Following dinner, the first session of the Assembly began with the singing of the Troparion of Pentecost, the Feast of the Descent of the Holy Spirit upon the Apostles and an invocation by Bishop Irinej. The Rev. Dr. Rodney Torbic was appointed secretary of the Assembly. Fr. Rajko Kosic reported for the Credentials Committee that, in addition to Bishop Irinej, there were 36 priests, two deacons, 17 congregation board presidents, 16 congregation delegates and 3 observers present. The Assembly was gratified that, despite the weather and resulting travel difficulties, a large number of parishes were represented by a good number of both clergy and lay delegates. The following day, gratefully, saw the arrival of more clergy and delegates, whose flights had been previously cancelled.
His Grace Bishop Irinej then addressed the Assembly. He thanked everyone for the tremendous welcome he has received, both at his enthronement in October and in his many visits to parishes around the Diocese. He discussed his impressions of the Diocese and its people, and his hopes and plans for the future as he works together with the Diocesan Council and the clergy and parishioners to lead the Diocese into the next chapter of its existence. He recalled all his predecessors on the episcopal cathedra of the Diocese and the foundations that they have laid for us to continue to build upon. His Grace then intoned the singing of Memory Eternal for all departed hierarchs, clergy, monastics and faithful who were participants of past Diocesan Assemblies.
His Grace spoke of the tremendous task of rebuilding the Cathedral Church of St. Sava in New York City following the disastrous fire on Pascha of last year, and the need for establishing a functional and suitable Diocesan Center there to represent the Serbian Orthodox Church in that great city. He was pleased to announce that His Royal Highness Crown Prince Alexander of Serbia has agreed to be Royal Patron of the rebuilding project, and he called on all members of the Diocese and on all Orthodox Christians world-wide to support this great effort. He also reminded the Assembly of his vision, expressed already at his enthronement, to build a Serbian Orthodox Cathedral Church in Washington, D.C. to be a witness to Serbian Orthodoxy and a suitable presence in the Nation's Capital.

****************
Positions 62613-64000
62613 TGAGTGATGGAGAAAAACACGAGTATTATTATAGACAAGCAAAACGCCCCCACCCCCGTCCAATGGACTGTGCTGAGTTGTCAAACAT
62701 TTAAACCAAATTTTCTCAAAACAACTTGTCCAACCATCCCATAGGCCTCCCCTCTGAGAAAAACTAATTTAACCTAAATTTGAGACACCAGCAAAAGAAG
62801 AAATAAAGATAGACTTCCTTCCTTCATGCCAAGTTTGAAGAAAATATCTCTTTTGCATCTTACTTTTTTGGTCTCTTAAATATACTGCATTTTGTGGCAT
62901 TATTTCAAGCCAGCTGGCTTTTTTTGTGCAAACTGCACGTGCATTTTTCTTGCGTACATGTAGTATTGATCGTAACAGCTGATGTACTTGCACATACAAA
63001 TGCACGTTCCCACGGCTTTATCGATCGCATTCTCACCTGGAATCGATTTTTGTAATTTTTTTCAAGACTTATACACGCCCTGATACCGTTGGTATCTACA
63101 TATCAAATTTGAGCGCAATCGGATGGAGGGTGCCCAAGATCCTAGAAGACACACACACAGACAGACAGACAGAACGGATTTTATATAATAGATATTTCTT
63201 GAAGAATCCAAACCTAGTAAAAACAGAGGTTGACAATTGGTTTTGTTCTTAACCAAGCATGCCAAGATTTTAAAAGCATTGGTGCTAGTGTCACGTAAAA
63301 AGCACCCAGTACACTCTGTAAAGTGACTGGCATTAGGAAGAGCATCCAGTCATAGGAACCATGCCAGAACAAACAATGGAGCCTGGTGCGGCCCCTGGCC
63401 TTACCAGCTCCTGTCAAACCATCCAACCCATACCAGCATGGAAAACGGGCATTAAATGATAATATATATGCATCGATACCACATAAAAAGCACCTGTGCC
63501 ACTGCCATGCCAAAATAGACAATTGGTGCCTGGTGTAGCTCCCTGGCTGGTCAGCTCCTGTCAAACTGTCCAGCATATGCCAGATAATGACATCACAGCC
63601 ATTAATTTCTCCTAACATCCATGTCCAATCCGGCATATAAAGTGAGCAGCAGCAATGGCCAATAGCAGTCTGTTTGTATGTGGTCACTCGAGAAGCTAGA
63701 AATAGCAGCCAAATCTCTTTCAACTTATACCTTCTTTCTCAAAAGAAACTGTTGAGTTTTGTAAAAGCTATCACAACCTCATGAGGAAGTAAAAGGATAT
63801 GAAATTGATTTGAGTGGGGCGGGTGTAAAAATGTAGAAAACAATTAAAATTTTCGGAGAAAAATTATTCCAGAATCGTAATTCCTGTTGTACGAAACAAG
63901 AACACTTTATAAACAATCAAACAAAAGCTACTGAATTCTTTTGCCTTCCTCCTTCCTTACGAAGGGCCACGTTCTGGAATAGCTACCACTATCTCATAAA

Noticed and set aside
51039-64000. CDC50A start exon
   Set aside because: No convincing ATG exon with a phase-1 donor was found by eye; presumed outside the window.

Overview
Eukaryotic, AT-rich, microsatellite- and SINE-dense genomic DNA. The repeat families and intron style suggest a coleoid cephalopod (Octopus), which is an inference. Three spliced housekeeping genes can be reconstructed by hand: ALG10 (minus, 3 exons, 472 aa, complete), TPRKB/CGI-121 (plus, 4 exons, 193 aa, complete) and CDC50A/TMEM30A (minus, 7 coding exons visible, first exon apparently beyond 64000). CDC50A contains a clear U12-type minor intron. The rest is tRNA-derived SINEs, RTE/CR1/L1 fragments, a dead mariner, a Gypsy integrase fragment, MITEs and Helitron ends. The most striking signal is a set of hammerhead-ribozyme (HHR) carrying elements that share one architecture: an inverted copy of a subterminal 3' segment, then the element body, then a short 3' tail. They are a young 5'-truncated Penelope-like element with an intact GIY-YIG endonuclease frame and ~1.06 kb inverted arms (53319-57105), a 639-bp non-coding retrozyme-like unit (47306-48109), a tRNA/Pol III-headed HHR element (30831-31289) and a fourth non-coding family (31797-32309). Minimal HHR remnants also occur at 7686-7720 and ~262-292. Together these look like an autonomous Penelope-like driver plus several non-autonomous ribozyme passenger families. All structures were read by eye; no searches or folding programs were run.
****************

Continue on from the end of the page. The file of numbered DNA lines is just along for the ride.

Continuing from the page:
The Bishop called upon the Assembly to publicly thank the retiring Protopresbyter-Stavrophor Dragoljub C. Malich for his many years of faithful service to the Diocese and Serbian Orthodox Church as a pastor, Diocesan and Central Council member, leader of relief work, and Episcopal Deputy. He also asked the Assembly to thank Protopresbyter-Stavrophor Dr. Rodney Torbic, who is retiring from his many years of service as the Diocesan Director of Religious Education. They were given a rousing ovation in recognition of their outstanding work and faithful, self-sacrificial service. He also introduced the newly-appointed Episcopal Deputy, Protopresbyter-Stavrophor Dr. Zivojin Jakovljevic, Dean of St. Sava Cathedral in New York City, to the Assembly.
Following Bishop Irinej's message, Mr. Stephen Kracinovsky presented the 2016 Diocesan Financial Report, and Mr. Milan Visnick presented the Auditor's Report, which found all records and accounts in good order. Mr. Visnick thanked Diocesan Treasurer, Stephen Kracinovsky, and especially Diocesan Financial Secretary, Fr. Branislav Golic, for their good work in managing and maintaining the Diocese's financial accounts. Following a detailed introduction on the proposed Budget for 2017, reflecting on accommodating new Diocesan positions and projects, by Diocesan Council Vice President, Mr. Milan Mrkalj, the proposed 2017 Diocesan Budget was proposed by Mr. Kracinovsky. The same was well-received and approved by the Assembly.
Fr. Milan Pajic, Director of the Shadeland St. Sava Camp program, presented a report on the camp's activities last year. Reports were also presented on behalf of Fr. Mijoljub Matic on St. Mark’s Camp in Sheffield Lake, Ohio and by Fr. Miladin Blagojevic on the Winter Camp held in Atlanta, Georgia, as sponsored by the St. Petersburg Deanery each Christmas break. The reports and proposed budgets were approved. His Grace Bishop Irinej noted that the Diocesan Council is planning to establish Shadeland St. Sava Camp as a year-round retreat center through necessary building projects and improvements, and allocating funding for the same. This proposal was received and approved by consensus.